There's an old saying in HR: "Hard skills get you in the door; soft skills get you in the chair." It's as true today as it ever was. But when you start looking at skill sets to determine if you have found the right mix in a candidate, it gets a bit more complicated.
Establish a Baseline
The best place to start when looking at candidates' hard and soft skills is their resume. But not all resumes are crafted to account for soft skills; hence; "hard skills get you in the door." So when you're sifting through the foot-deep pile of resumes you've downloaded over the past few days, pay attention first to the hard skills. From your job description, you know that for anyone to succeed in the position, the basic skills — actual or transferable — need to match.
Soft skills, after all, don't do the work. They facilitate it.
What to Look For
Once you have ordered those resumes, go back over them and look for key descriptors that say things like the following:
- Built reputation for problem-solving with previously unhappy members (effective communicator)
- Became go-to person for explaining legalese in easy-too-comprehend language to customers of diverse backgrounds (team-oriented, flexible)
- Wrote and edited web site content, board minutes and policy manual (versatility, multitasking)
You're looking to analyze these descriptors to identify associated soft skills the candidate possesses that make their hard skills possible.
And that's the hard part.
Advertise What You Need (But Also What You Want)
When creating a job description, it is vital to relay the type of supplementary soft skills that will be necessary for the position, as well. For example, an accounting manager needs to be great with numbers and detail-oriented, which are both skills that can be tested empirically. But the "manager" aspect of the position needs someone who will communicate well, build team camaraderie and manage multiple priorities.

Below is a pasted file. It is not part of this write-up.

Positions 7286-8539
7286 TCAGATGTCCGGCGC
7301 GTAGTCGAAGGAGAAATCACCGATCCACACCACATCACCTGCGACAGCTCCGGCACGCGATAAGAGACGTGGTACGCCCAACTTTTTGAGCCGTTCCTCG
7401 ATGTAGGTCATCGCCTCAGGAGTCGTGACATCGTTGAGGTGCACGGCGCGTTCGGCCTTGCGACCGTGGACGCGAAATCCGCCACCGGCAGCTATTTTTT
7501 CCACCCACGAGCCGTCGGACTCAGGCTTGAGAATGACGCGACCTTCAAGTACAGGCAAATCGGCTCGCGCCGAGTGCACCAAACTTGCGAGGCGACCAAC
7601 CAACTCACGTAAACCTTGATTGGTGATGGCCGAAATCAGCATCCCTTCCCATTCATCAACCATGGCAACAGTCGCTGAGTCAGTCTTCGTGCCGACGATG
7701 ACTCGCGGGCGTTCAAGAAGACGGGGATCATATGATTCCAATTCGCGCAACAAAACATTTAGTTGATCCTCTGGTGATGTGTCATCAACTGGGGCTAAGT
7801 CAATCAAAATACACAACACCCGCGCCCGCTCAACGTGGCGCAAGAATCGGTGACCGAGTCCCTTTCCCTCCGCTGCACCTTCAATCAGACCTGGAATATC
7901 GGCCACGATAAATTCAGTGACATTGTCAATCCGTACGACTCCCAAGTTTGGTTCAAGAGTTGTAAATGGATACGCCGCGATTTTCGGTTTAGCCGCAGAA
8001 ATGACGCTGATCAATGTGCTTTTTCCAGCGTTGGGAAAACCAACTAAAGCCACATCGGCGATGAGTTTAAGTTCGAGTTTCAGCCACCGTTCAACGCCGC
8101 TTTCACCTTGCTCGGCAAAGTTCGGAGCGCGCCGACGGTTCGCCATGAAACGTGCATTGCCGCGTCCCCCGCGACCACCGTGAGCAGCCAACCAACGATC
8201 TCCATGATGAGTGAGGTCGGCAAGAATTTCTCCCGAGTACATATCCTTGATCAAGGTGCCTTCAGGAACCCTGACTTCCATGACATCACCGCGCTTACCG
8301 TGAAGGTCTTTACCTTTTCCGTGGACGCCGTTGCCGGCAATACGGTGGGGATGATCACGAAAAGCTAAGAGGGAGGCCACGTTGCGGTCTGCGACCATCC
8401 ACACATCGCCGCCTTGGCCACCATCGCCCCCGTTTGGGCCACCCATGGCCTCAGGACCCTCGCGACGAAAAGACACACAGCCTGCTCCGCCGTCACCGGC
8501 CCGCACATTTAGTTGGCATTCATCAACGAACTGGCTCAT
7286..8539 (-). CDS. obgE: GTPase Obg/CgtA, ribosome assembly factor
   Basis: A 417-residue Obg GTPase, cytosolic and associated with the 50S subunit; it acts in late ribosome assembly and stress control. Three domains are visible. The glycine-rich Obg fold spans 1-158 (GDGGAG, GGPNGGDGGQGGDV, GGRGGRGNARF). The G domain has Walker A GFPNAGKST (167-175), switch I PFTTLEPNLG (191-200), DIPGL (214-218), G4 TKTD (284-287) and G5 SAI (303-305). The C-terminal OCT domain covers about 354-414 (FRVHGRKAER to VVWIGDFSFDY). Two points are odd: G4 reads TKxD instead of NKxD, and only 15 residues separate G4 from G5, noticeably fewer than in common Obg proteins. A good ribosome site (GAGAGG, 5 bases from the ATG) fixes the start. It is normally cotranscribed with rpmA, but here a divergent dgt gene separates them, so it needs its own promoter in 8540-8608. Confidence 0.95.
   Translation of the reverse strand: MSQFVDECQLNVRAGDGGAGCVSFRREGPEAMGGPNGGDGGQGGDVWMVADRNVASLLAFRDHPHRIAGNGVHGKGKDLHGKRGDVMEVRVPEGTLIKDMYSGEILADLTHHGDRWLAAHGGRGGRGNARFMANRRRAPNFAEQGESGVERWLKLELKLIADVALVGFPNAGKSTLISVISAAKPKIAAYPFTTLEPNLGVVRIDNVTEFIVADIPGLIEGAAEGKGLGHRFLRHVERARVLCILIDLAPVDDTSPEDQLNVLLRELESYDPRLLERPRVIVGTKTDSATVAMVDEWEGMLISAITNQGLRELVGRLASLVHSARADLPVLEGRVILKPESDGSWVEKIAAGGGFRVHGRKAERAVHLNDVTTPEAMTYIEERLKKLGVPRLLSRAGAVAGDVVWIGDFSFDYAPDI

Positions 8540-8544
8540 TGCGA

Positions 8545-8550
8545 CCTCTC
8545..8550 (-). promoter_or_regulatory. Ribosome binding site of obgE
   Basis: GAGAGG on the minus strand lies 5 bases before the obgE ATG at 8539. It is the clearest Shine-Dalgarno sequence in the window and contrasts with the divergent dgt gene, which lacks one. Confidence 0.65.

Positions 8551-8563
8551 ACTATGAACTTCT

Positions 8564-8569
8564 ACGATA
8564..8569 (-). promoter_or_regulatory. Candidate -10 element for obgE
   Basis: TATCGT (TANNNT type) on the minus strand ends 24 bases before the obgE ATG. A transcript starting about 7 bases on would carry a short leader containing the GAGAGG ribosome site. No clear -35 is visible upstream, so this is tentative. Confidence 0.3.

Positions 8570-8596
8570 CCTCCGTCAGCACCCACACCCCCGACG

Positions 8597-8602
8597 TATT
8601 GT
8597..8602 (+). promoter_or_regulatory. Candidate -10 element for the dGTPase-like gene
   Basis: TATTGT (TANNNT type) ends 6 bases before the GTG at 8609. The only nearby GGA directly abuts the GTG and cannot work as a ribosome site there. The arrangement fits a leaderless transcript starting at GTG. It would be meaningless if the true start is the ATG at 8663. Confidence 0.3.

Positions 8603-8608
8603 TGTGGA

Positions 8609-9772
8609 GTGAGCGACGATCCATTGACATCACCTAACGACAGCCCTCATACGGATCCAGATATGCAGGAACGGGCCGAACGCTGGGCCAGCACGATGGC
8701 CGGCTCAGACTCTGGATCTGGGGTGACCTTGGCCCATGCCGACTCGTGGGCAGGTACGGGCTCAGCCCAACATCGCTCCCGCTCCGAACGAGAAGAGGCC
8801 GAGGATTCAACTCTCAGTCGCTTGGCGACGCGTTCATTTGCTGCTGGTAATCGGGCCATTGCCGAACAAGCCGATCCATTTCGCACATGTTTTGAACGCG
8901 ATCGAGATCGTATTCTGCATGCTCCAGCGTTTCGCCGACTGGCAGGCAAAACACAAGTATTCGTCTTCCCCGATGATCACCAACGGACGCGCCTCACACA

Not the easiest skills to test skills while screening.
Soft skills can be further sussed out during a phone screen. Beyond asking for further explication about accomplishments and accolades, it is behavioral questions like the following that can be especially revealing:
- At XY Corporation, you were the lead on the Z project, tell me about your greatest challenge as the lead. (time management and planning skills, intellectual humility, learning agility, coaching skills, work ethic)
- How do you stay on top of trends in your field? (learning agility, curiosity, work ethic)
- Tell me about the last time you were asked to do something that violated your personal code of ethics. (work ethic, influencing skills, communication skills).
You will obtain critical intelligence from a phone screen, but once you get a candidate in the door, you can really determine whether your instincts and screening have produced a quality candidate. You should be able to further assess their soft skills by the manner in which a candidate answers both behavioral and practical questions. This process reveals not only communication style, but other intangibles such as confidence and grace under pressure, as well. For example, whether the position you're recruiting is for one of leadership or not, figuring out if a candidate speaks and behaves confidently is the type of soft skill that will always pay dividends.
Once you've revealed all the hard and soft skills you're going to reveal during the phone screen and in-person interviews, it's time to look at the actual team that is already in place. You want to ensure that the mix of skills that are already there are enhanced by what your candidate brings. You also want to ensure that the team's skills will enhance those of the candidate.
Finally, consider the field for which you're hiring. Science, for example, needs people heavy with the hard skills because they know what very few others know and are difficult to replace. Positions in accounting and law need a balance of hard and soft skills. There's a lot of hard knowledge needed there, but a need for successful interaction, as well.
There is no right or wrong mix of hard and soft skills. But knowing what skills you absolutely must have for the position and understanding how to determine whether a candidate has the requisite temperament to match should ensure you're bringing in the person with the right mix for your organization.
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